The 2018 holiday customer fulfillment surge appears to be occurring rather smoothly for supply chain logistics and transportation services without major visible glitches, but the final crunch comes over the next eight days.
Activity levels continue to be very active after a very robust kickoff over the Black Friday and Cyber Monday online shopping weekend. This year’s Black Friday online shopping holiday amounted to $6.22 billion in online sales, an increase of 23.6 percent from the year-ago period and establishing a new one-day record. The Friday after the Thanksgiving holiday set a new-record for online sales stemming from mobile devices. Cyber Monday similarly logged the single largest online shopping day with Amazon declaring that it was the largest shopping day in that company’s history.
All three shopping holidays posted over $14 billion in online sales, representing 28 percent or higher digital commerce spending levels vs. last year. Carrier networks essentially responded to the logistics and delivery network challenges.
Online Retail System Outages
From an online systems perspective, one highly visible glitch was a failover of the Lowe’s Home Improvement web site occurring intermittently over the Black Friday holiday weekend. Newly arrived CEO Marvin Ellison declared the incident an embarrassing moment for the retailer, but one reflective of the state of current systems of the home improvement retailer. CEO Ellison further observed that Lowe’s failed to keep-up with advancements in E-Commerce, It and supply chain, and that is going to change. Inconsistent leadership and the turnover of five CIO’s in eight years did not help in IT prioritization. According to reports, the home improvement retailer plans to invest $550 million in enhanced IT capabilities over the next three years including the addition of over 2000 new software engineers to build required systems.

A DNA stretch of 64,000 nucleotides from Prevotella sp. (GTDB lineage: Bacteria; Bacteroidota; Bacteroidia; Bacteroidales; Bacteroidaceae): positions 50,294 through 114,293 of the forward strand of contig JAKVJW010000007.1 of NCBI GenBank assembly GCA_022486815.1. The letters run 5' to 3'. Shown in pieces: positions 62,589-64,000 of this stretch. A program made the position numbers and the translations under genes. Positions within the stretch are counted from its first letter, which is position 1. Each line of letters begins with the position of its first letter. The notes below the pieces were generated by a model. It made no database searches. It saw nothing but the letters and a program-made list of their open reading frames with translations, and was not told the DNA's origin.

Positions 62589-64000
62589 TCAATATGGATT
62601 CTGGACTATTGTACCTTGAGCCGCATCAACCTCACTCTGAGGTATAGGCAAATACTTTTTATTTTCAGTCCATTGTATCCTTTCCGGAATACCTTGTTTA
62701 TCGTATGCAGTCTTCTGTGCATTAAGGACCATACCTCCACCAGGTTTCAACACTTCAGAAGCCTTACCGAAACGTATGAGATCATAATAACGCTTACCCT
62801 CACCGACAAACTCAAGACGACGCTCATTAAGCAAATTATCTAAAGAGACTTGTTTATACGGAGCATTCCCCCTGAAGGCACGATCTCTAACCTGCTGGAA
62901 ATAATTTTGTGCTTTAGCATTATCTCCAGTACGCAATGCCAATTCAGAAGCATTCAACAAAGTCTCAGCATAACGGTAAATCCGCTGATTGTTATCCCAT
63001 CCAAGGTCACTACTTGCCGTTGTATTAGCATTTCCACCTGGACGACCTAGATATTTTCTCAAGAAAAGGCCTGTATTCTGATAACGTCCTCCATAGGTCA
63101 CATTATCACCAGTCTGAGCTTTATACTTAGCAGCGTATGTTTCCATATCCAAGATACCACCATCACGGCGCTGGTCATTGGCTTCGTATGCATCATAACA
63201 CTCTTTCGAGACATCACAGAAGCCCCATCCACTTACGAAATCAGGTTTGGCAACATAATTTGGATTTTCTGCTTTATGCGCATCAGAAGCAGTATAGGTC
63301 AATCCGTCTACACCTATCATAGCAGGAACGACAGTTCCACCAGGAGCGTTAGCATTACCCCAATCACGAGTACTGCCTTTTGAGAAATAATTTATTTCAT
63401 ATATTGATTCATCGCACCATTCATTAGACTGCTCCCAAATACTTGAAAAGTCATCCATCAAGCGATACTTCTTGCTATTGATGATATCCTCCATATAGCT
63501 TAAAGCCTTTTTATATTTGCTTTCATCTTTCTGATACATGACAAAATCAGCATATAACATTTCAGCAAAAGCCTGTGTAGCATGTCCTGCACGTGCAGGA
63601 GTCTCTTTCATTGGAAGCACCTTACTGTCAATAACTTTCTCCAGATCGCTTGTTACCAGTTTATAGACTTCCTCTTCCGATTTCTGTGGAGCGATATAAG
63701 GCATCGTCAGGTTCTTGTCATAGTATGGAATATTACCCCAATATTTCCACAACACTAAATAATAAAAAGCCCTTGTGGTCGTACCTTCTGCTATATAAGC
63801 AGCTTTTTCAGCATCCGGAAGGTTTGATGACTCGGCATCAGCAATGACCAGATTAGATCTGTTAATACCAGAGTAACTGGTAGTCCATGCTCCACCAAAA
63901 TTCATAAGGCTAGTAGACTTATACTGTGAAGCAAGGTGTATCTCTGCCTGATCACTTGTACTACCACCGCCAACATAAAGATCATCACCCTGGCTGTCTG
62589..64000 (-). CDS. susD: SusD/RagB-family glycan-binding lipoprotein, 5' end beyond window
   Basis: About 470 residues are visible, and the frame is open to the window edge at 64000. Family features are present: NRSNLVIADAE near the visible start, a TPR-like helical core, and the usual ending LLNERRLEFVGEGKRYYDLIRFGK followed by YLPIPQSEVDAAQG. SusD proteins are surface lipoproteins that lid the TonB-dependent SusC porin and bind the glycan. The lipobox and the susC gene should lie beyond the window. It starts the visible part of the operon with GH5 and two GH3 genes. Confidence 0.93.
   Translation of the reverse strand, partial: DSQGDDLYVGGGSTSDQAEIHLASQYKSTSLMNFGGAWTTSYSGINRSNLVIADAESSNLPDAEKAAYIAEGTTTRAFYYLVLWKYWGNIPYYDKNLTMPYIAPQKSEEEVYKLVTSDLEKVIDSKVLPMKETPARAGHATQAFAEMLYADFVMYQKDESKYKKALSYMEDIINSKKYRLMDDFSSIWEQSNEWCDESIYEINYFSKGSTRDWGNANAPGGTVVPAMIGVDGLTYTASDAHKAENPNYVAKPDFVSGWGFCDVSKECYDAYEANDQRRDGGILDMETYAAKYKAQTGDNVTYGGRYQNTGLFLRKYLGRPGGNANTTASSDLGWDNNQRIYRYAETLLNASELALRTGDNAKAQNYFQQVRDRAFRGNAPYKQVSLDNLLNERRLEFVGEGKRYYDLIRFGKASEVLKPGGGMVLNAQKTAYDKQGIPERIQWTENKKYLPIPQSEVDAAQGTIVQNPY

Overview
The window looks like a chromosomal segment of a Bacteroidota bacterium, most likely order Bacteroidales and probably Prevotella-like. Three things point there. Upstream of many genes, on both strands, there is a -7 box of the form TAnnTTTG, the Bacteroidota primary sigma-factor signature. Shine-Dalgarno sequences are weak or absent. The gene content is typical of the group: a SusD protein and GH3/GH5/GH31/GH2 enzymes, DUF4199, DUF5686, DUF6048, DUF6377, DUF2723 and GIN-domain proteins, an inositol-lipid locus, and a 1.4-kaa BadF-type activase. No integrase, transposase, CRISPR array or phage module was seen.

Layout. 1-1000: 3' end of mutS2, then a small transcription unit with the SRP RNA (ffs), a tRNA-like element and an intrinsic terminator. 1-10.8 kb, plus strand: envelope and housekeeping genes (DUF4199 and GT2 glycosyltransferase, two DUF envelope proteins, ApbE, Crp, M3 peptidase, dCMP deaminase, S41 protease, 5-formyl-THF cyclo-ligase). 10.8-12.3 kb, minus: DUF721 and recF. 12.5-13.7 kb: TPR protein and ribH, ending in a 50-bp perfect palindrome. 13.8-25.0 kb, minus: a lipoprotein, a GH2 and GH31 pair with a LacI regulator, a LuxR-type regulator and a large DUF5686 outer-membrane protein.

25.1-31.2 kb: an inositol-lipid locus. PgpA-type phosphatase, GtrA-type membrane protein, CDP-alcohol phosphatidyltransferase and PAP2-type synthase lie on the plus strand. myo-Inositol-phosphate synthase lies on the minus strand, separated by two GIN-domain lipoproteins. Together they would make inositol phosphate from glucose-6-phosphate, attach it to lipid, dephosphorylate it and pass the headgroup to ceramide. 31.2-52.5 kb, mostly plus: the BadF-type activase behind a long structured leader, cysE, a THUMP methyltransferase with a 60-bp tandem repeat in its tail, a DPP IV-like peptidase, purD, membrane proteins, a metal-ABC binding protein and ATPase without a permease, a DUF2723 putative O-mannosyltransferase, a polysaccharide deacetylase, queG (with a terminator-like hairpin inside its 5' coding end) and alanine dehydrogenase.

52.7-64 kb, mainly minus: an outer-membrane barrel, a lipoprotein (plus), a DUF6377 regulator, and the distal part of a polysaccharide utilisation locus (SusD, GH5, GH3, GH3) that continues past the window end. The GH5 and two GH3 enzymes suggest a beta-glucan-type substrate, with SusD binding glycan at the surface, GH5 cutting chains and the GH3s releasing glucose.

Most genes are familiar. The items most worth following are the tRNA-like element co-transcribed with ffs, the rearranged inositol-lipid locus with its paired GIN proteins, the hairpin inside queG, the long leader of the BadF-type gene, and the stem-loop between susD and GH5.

Other systems outages due to higher online shopping activity involved retailers J. Crew, Lululemon and Walmart. J. Crew encountered technical snafus during the Black Friday promotional holiday sale as shoppers were not able to complete order entry. Lululemon’s online ordering site crashed soon after the kickoff of its Black Friday sale that started on Thanksgiving morning. Walmart shoppers experienced snafus and periodic outages on the Wednesday evening prior to Thanksgiving.
Online and In-Store Merchandizing
One noticeable area of larger retailer holiday merchandizing strategies on the part of Amazon, Target and Walmart took advantage of the bankruptcy of Toys R Us in aggressively promoting online and in-store selections of hot selling toys. Pricing seemed to be very disciplined with shoppers indicating little super bargains from last year’s same period.
All eyes remain on Apple and actual iPhone sales volumes during this holiday period. One equity analyst report points to as much as a 20 percent reduction in unit sales volumes for higher-priced models.
The Final Push
Amazon will again plan to appeal to last-minute shoppers by offering free, two-hour delivery in 30 cities up until midnight on Christmas Eve for a select grouping of products available to Prime Now members. The online retailer has set a deadline of December 23 for one-day shipping, and December 24 for same-day shipping if orders are placed by 9:30 am local time. Walmart announced that customers can order online up until 4 pm local time on December 23, to pick-up items in-store on December 24 by 5 pm local time.
Major U.S. parcel carriers FedEx, UPS and the U.S. Postal Service have staggered holiday shipping deadlines starting today for ground shipments, stretching out to Thursday for various 2-day shipment needs.
Freight experts warn of a potential year-end shipping crisis for businesses intending to closeout the year with final end-of-month shipping surges because the Christmas holiday falls on a Tuesday this year due to driver shortages and over-burdened networks in the final five days of December.
Speaking of end-of year, we should not forget the expected surge of purchase returns that can be expected in the post Christmas period. Record online volumes will likely lead to record numbers of merchandise returns that will strain logistics and transportation networks that are not prepared.
By the beginning of 2019, industry supply chain management teams will have a full picture of what occurred during the 2018 holiday surge. So far, so good.
© Copyright 2018. The Ferrari Consulting and Research Group and the Supply Chain Matters® blog. All rights reserved.